What we learnt about golf club management in December
Here’s the top three things we learnt about golf club management in the last month:
If you’re planning to build a care home, do it near a golf course
Like many care homes, Care UK’s Silversprings in Essex has a number of former golfers as residents.
But unlike many care homes, it is fortunate enough to be located near to Clacton-on-Sea Golf Club.
“Not only will it please experienced golfers, but it will also provide an opportunity for other residents to try something new,” said Silversprings’ manager, Sally Rushant. “As well as being a fun activity, it will help residents to stay fit and healthy.”
Liverpool may be the UK’s true golfing home
When most people think of golf in the UK, they usually refer to the ‘home of golf’ in Scotland or the ‘heath belt’ in Surrey.
But it has been revealed that Merseyside is the part of England that has the most amount of land devoted to golf courses: 2.82 percent. That makes it higher than Surrey (on 2.65 percent), an area that a judge last year ruled already had enough golf courses.
And what’s more, the crowded Merseyside area is set to get another world class venue.
Wirrall Council has begun the process to find a development partner to build a 300 acre site which will border Hoylake Municipal Golf Course and be just a few hundred metres from Royal Liverpool Golf Club. It is hoped it will attract big spending golfers from all over the world.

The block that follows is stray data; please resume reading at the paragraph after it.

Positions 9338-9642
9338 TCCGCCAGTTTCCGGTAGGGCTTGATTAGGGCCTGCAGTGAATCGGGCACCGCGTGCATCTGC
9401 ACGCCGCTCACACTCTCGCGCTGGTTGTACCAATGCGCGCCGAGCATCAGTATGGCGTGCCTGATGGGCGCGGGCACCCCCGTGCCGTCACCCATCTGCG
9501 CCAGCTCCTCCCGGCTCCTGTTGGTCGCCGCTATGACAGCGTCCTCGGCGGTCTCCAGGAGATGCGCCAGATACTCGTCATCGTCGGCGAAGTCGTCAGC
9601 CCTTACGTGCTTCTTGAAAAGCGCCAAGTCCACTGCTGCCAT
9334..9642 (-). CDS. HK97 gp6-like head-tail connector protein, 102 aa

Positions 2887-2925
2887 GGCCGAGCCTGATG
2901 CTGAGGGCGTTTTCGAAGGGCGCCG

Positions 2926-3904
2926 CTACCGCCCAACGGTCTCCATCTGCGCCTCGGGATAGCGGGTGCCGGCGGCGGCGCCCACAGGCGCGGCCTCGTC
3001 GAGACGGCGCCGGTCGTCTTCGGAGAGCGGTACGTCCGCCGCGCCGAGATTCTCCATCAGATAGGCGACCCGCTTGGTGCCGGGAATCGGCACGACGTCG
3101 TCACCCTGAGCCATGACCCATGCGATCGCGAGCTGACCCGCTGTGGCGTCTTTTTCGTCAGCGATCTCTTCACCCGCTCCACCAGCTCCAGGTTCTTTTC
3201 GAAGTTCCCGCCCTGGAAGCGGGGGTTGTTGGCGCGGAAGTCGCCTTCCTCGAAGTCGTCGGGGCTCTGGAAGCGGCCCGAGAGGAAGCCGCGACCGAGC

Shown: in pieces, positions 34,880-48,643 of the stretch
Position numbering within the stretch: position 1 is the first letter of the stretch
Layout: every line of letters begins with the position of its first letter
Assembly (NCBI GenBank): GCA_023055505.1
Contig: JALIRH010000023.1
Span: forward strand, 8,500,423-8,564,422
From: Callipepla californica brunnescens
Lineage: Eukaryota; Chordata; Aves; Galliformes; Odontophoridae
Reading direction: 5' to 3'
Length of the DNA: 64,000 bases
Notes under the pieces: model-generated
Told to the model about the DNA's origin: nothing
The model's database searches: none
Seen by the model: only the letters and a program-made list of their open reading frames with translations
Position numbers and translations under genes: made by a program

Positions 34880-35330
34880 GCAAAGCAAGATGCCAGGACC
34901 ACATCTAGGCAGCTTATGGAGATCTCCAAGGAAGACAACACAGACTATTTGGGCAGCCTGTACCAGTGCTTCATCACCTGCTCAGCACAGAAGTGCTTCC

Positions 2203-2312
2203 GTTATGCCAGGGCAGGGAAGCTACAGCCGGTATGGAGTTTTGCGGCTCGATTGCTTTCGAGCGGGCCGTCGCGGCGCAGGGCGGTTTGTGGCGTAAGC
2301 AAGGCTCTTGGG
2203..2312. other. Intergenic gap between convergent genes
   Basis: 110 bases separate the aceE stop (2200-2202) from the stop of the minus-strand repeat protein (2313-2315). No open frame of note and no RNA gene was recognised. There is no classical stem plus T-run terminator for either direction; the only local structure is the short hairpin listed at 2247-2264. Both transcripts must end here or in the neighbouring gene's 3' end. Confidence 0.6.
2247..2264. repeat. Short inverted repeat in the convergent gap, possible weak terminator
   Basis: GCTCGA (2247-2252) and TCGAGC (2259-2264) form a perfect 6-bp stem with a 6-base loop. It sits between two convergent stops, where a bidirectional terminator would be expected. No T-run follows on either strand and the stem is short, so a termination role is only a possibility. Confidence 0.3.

It’s going to be a long time until the world’s oldest golfing society allows women to join
The Royal Burgess Golfing Society of Edinburgh has refused to allow women to join it since it began in 1735, and that’s not going to change any time soon.
The club had an historic vote on allowing women last month, which some 43 percent of the members who voted supported – a figure the Ladies’ Golf Union (LGU) accepted was almost unthinkable 10 years ago.
But that doesn’t mean women will be joining in 10 years’ time.
The club’s rules are that for this to happen at least 50 percent of the members have to vote for the motion to be on the agenda at a forthcoming general meeting (43 percent of those who voted represented less than 30 percent of the electorate). If the issue made it to a general meeting, at least 75 percent of the entire membership would have to support the motion, an almost impossible figure to achieve to support any issue, let alone one as divisive as gender segregation.
Still, as Shona Malcolm, chief executive officer of the LGU, noted: “We’re in a period of evolution.”